1. Thanks, Rupert.

      I am almost at the point where I can write true stories as myself. I wasn't sure!

      Delete
  2. Replies
    1. 2 for 2 so far with only a couple days in between postings!

      I'm on a roll. Maybe.

      Delete
  3. Intriguing story, I am enjoying it.

    ReplyDelete
    Replies
    1. Thank you! This story is fairly easily verifiable, so I've never told it when writing as one of the old alter egos. We'll see whether I can do it justice.

      Delete
  4. Holy shit, with the references too. Is it possible you're just too deep into this augmented world-building to ever let it go? I'd almost read through all your past blogs, see how far the rabbit hole really goes.

    ReplyDelete
    Replies
    1. Haha. My old blogs included a lot of true stories despite the fictional narrators.

      Some of them, like the one where Adri kidnapped a radio DJ who referred to Peter Gabriel as Brit-Pop and made her listen to "Lamb Lies Down on Broadway" in its entirety, though... that one was complete fiction.

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  5. My mother once found a dead body left on the ground near the Rio Grande. She told her friends about it, but they didn't believe her. It wasn't until her mother told her same friends about it that they realized it wasn't a joke.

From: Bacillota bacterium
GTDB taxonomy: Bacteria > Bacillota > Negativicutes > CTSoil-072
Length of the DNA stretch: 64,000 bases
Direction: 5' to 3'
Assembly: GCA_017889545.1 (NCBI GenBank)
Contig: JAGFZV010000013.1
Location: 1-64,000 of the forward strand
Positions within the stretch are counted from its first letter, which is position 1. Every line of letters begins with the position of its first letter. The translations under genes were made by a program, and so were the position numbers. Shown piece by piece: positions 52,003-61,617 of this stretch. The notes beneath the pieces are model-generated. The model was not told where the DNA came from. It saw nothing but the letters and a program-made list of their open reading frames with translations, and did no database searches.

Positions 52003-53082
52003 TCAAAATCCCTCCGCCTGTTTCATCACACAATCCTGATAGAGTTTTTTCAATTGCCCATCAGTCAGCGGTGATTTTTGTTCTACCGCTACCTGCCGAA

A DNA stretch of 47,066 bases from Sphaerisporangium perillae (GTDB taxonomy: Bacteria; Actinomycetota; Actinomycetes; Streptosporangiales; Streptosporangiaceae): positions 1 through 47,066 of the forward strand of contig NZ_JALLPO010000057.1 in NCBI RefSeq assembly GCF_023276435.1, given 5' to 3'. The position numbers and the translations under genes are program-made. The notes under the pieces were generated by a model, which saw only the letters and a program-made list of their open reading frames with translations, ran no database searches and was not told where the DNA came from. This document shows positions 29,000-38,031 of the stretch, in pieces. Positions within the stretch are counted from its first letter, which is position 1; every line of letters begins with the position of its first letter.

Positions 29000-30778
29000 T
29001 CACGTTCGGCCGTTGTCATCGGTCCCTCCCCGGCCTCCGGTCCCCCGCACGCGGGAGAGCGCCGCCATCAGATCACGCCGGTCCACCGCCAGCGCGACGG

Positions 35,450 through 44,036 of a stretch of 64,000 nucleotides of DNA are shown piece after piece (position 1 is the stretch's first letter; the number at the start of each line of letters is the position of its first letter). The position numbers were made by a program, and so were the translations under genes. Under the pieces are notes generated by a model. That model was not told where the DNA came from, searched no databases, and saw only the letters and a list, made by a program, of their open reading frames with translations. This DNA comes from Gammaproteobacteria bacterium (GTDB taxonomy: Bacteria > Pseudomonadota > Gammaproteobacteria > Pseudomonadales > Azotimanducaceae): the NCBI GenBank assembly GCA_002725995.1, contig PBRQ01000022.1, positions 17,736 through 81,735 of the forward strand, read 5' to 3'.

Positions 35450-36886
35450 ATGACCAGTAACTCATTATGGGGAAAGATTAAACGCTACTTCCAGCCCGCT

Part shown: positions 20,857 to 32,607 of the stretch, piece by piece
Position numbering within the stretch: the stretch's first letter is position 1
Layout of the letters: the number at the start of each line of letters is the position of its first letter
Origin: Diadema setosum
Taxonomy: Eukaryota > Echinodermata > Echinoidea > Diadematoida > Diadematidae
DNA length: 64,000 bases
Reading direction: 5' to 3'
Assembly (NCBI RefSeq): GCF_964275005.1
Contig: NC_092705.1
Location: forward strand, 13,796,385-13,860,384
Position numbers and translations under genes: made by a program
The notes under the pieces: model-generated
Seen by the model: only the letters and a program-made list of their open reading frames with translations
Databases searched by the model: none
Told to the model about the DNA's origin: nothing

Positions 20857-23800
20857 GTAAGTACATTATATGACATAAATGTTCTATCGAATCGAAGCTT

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    Replies
    1. That would be awful. Makes for an amazing story, but not something I'd wish on anyone. I've heard that it is something that occasionally happens down that way, though...

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    2. Yeah, it's been happening a long time now. Even before Pancho Villa.

      Delete
  6. Mad must be short for Maddie, which could be short for Madelaine. Addressing her by her unabbreviated name would help her quit smoking.

    ReplyDelete
    Replies
    1. I think it's short for "Madison," although everyone else calls her Evie. I call her "Mad" because I love the term "Mad Slaughter," which as it turns out, went well with the theme of this blog.

      Smoking! There's something I've seen gorillas do. There are a couple at well-known zoos who have had quite the habit, as I understand it.

      Delete
  7. Sorry for late arrival craze.As i told u already this is a marvellous tale and i love those reference parts too.Most of the crime stories will be very dark and sometimes boring,stuppid but this story of yours is sweet and pleasant to read.you have found a perfect balance ha ha last but not least i m ur boyfriend ok.

    ReplyDelete
    Replies